Jamaica buys less foreign food, cars but still addicted to oil
The savings were relatively small at less than five per cent, but in the first calendar quarter Jamaica's reduced demand for imports cut its spending bill on foreign goods by US$59.5 million, Statin has reported.
Jamaica bought fewer chemicals and capital equipment and a lot less food from overseas in the March quarter, but some of those savings were offset by a bigger energy bill that rose 29 per cent relative to the March 2009 quarter.
The current account as reported on by the Bank of Jamaica emerged from a deficit in February to post a surplus of US$37 million, on the back of recovered remittances that rose above US$155 million that month, as well as a positive US$98 million balance in service trade.
Under Statin's quarterly estimate of total imports, excluding free zone activity, dropped 4.86 per cent to US$1.166 billion from US$1.225 billion in the three-month period. When free zone activity, estimated at US$42 million, is added, the import bill rises to US$1.177 billion.
Consumer goods imports, including motor vehicles, fell by 7.8 per cent, but still accounted for just above a third of all imports.
Auto dealers brought in US$24.9 million worth of vehicles, a one-sixth decline from the 2009 quarter's US$29.7 million - evidence that the auto market is still struggling to regain business under a recession that has entered its third year.
Riding the market
Companies like Issa Transport Group have retreated, but others such as ATL Automotives and Stewart's Auto Sales have been expanding to ride the market when economic circumstances change.
The food bill, which amounted to one-sixth of total spend in the quarter, cost US$181.5 million - a saving of US$44 million compared to the 2009 period as the agriculture ministry enforced new policy on food security, underpinned by a 'eat what you grow' strategy.
Concomitantly, food exports were down in the quarter to US$7 million, from US$39 million in Q1 2009.
Agriculture Minister Christopher Tufton aims, eventually, to cut 80 per cent off the food import bill which has an annual US$800-million price tag.
Jamaica is yet to see similar movements on energy security.
Oil, at US$393 million, was not only up nominally by US$88 million in the quarter, but proportionately the bill rose from 25 per cent of total imports in the 2009 period to 34 per cent - marked by a return to volatility in world prices that, in the past few weeks, have swung between US$71 and US$78 per barrel.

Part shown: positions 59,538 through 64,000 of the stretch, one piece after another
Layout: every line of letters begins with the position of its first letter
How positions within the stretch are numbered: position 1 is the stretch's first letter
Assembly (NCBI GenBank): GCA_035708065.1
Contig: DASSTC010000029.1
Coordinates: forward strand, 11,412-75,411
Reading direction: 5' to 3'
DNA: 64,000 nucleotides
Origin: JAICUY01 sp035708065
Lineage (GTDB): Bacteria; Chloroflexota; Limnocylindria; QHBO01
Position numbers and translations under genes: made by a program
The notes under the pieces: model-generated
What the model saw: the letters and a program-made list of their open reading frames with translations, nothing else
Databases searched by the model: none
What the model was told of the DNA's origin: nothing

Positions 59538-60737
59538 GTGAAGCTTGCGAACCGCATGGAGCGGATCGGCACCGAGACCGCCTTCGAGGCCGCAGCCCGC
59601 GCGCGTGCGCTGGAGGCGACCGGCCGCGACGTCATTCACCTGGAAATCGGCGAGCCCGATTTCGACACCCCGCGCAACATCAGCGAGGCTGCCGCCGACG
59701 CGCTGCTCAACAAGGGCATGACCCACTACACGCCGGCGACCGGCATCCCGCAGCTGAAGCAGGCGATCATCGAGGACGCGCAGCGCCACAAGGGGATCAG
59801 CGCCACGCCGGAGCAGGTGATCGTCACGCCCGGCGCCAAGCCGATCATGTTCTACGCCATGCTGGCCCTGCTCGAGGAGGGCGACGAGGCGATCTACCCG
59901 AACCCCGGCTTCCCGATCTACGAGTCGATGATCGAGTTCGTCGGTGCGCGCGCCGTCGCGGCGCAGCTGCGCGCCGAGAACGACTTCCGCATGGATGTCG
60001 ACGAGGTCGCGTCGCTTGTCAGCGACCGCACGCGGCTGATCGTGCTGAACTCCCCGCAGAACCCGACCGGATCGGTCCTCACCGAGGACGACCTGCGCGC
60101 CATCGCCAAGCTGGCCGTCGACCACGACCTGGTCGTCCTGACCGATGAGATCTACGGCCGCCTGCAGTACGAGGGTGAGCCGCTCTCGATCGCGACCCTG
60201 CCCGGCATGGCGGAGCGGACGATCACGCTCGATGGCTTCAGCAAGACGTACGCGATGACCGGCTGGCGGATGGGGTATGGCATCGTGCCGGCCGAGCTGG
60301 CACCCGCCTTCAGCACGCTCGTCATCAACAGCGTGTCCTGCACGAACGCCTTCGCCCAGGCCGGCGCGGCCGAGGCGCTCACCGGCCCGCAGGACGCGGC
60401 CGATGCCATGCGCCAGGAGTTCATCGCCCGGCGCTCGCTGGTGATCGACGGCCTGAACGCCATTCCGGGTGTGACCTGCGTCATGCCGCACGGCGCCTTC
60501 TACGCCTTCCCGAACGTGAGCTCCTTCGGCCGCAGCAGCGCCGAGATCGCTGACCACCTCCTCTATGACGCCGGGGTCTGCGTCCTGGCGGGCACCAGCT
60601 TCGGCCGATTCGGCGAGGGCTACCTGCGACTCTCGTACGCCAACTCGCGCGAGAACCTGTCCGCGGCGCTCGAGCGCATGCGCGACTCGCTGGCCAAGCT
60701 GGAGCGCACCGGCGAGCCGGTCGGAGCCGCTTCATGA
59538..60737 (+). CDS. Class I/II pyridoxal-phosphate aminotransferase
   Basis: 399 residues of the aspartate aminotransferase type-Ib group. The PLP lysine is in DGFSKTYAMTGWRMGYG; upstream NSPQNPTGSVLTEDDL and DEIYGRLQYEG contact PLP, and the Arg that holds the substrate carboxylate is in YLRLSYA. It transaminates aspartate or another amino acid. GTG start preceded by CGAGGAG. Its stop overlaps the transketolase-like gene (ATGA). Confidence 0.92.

Jamaica's exports, after a promising two years of solid growth, slipped 50 per cent from US$2.6 billion in calendar 2008 to US$1.3 billion in 2009.
Imports triple exports
This year's first quarter began with a modest 5.9 per cent increase in exports to US$352 million, but not enough to set the stage for a recovery to the 2008 high.
Additionally, the spend on foreign-made goods continues to outpace the trade done by Jamaican companies overseas by a factor of more than three to one.
The trade gap for the quarter amounted to US$813.2 million.
The leading exports were bauxite and alumina, J$10 billion; mineral fuels, J$8 billion; and ethanol, rum and other alcoholic beverages, and sugar which were more than J$2 billion each.
More than half of first-quarter exports, 56.4 per cent, landed in the United States, Jamaica's main trading partner; while just under 39 per cent of all imports originated from there. Imports from CARICOM were one-third the US' at 13.8 per cent of the three-month period a three-point decline year on year.
Total exports to the region for the January to March 2010 period was down by 9.6 per cent or US$1.5 million to US$13.8 million.
Jamaica ran a trade deficit of US$147.6 million with its CARICOM partners in the March quarter, an improvement of 2.7 per cent on the US$151.7-million goods gap in the 2009 period.